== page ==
Nestlé Waters North America (NWNA) and its predecessors-in-interest have operated in Strawberry Canyon, in the San Bernardino National Forest (SBNF), for over 122 years, sustainably collecting water in compliance with all applicable laws and permits.
The U.S. Forest Service (USFS) issued NWNA’s new Special Use Permit (SUP) on June 27, 2018. The SUP became effective on August 24, 2018, and has a three-year term. The SUP authorizes NWNA to operate and maintain its 4-inch stainless steel pipeline across a portion of the SBNF. The SUP is not a permit for water collection, since state water rights are overseen by the California State Water Resources Control Board (SWRCB), not by the USFS.
We have been actively working with the USFS to study the Strawberry Canyon environment. The permit conditions require that NWNA submit specific plans, including an Operating Plan, a Paired Basin Study Plan, and an Adaptive Management Plan (AMP). The AMP outlines the methods of collection and reporting of data and the management of NWNA’s spring resources in the SBNF. The intent of the AMP is to evaluate the relationship between NWNA’s water use and surface water flow in Strawberry Canyon, so that informed decisions can be made about potential mitigation measures, should the need arise. Since the USFS approved the AMP on March 19, 2019, we have begun implementing this plan, including installation of monitoring equipment to record year-round flows at a number of locations in Strawberry Canyon.
The SWRCB oversees water rights in California. In late December 2017, the SWRCB staff issued a draft Report of Investigation (ROI), outlining their initial understanding of the extent of NWNA’s water rights in Strawberry Canyon. Since the SWRCB staff issued its preliminary report, the SWRCB has not made any final determinations about the extent of NWNA’s water rights in Strawberry Canyon.
Until the SWRCB staff shared its draft ROI in December 2017, we were never informed by the State that there may be a question as to the upper limits of our water rights in Strawberry Canyon.
The SWRCB staff requested that NWNA provide information and data to support a larger volume of water rights. NWNA has done so, providing four reports to the SWCRB that include supporting scientific, historic and legal materials, which directly establish that NWNA has not made any unauthorized water withdrawals. In our initial response on February 9, 2018, we submitted documentation showing that we have rights to collect at least 271 acre-feet per year of surface water and groundwater in Strawberry Canyon.
We have never taken more water than we are entitled to, nor will we in the future.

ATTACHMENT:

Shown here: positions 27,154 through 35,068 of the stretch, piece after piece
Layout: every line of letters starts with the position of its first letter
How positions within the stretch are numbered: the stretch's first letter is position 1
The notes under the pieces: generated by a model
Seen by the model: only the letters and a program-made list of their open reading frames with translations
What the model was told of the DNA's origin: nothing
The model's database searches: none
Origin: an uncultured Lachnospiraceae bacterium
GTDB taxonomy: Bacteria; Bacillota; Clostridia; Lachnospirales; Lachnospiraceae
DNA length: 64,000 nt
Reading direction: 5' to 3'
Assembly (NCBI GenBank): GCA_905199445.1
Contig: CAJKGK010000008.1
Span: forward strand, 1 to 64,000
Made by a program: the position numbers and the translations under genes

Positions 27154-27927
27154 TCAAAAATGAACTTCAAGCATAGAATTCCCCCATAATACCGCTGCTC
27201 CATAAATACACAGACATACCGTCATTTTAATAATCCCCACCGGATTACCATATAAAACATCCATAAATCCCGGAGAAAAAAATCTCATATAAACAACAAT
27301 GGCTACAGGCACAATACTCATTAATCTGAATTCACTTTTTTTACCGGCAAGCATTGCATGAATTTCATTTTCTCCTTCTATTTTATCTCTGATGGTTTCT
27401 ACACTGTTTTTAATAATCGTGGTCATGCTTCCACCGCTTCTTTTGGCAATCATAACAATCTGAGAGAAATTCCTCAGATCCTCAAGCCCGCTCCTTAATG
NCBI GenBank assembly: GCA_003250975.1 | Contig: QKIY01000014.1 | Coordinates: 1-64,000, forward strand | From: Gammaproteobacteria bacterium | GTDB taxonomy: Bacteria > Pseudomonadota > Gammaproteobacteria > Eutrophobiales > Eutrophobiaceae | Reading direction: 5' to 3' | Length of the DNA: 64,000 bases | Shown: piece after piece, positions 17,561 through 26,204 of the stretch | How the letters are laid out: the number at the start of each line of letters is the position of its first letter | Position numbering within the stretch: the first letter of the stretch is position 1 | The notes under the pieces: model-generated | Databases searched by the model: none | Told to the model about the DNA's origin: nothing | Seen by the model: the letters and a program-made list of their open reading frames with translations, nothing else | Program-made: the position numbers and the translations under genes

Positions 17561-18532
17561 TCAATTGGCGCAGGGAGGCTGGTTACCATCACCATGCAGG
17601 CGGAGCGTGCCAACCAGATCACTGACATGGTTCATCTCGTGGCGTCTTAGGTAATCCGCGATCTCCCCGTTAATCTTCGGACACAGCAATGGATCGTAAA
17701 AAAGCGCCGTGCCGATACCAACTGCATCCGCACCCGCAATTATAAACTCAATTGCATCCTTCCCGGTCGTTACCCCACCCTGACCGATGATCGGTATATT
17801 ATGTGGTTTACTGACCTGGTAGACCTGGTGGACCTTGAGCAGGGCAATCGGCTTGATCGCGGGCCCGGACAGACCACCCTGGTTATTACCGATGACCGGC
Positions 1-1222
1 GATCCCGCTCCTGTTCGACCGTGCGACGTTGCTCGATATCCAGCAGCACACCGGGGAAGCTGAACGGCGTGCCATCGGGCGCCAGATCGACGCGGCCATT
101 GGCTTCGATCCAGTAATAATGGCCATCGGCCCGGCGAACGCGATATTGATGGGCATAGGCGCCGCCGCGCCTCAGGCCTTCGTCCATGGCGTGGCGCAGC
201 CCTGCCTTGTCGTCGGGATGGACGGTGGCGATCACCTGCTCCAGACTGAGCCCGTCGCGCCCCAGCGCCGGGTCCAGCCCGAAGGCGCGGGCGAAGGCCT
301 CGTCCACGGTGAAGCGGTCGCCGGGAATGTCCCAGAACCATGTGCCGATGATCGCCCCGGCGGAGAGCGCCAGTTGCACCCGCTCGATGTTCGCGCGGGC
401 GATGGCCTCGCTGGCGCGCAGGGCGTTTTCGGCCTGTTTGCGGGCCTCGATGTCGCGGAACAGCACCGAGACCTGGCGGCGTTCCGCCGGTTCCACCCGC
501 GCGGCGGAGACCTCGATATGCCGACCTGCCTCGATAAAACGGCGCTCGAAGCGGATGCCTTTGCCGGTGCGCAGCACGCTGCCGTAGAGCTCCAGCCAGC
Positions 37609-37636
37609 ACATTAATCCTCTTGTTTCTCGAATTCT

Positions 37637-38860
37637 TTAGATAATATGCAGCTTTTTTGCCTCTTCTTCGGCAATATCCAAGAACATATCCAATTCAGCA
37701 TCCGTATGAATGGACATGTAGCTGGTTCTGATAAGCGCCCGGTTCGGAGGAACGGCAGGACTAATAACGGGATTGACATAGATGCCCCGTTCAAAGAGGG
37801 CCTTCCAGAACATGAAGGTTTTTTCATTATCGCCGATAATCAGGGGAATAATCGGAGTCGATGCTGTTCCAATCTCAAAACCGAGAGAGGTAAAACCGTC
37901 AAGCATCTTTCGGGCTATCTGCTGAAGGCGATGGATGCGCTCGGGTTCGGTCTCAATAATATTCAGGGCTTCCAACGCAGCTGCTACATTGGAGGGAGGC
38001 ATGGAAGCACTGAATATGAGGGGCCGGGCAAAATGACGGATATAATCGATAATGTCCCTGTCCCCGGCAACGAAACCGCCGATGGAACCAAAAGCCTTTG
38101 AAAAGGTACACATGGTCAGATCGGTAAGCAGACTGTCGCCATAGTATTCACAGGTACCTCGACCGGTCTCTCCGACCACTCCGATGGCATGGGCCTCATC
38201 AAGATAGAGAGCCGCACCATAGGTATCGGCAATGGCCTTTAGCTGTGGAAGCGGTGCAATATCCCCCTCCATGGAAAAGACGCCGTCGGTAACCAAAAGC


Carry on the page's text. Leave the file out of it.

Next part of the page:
The ROI requested that NWNA provide the SWRCB with proposed hydrologic studies and compliance plans within certain timeframes. Our second response, provided to the Board on March 12, 2018, included an Interim Compliance Plan demonstrating how NWNA will ensure that the water we collect in Strawberry Canyon does not exceed the amount allowed under our state water rights. NWNA is prepared to work collaboratively with the SWRCB to establish reporting protocols to help ensure that what we collect stays within the limits of our water rights.
Our third response was submitted to the SWRCB on April 10, 2018. It included an Investigation and Monitoring Plan that will help determine how much of the water collected by NWNA is “surface water” and how much is “groundwater,” as those terms are used in California law. NWNA has committed to completing the testing and monitoring, and reporting the results to the SWRCB, 18 months after the SWRCB’s approval of this plan.
As part of our fourth, and most recent, response to the SWRCB submitted on June 20, 2019, we have shared details with the SWRCB about the AMP, Operating Plan, and Paired Basin Study Plan. We will continue to proactively provide the SWRCB with information about NWNA’s study of stream flows, and riparian habitat associated with those flows, in Strawberry Canyon. We hope to meet with the SWRCB staff to discuss the contents of this response and NWNA’s prior responses, and to work collaboratively with them to implement the research methodology proposed by NWNA in Strawberry Canyon. Since we have not yet received any feedback from SWRCB staff about the contents of our earlier responses to the SWRCB, we understand that we may need to amend this fourth report at some point in the future.
As NWNA’s work with the SWRCB and the USFS continues, we remain committed to ensuring that Arrowhead Springs is carefully managed for long-term sustainability, as has been the case over the past 122+ years of water collection operations in Strawberry Canyon.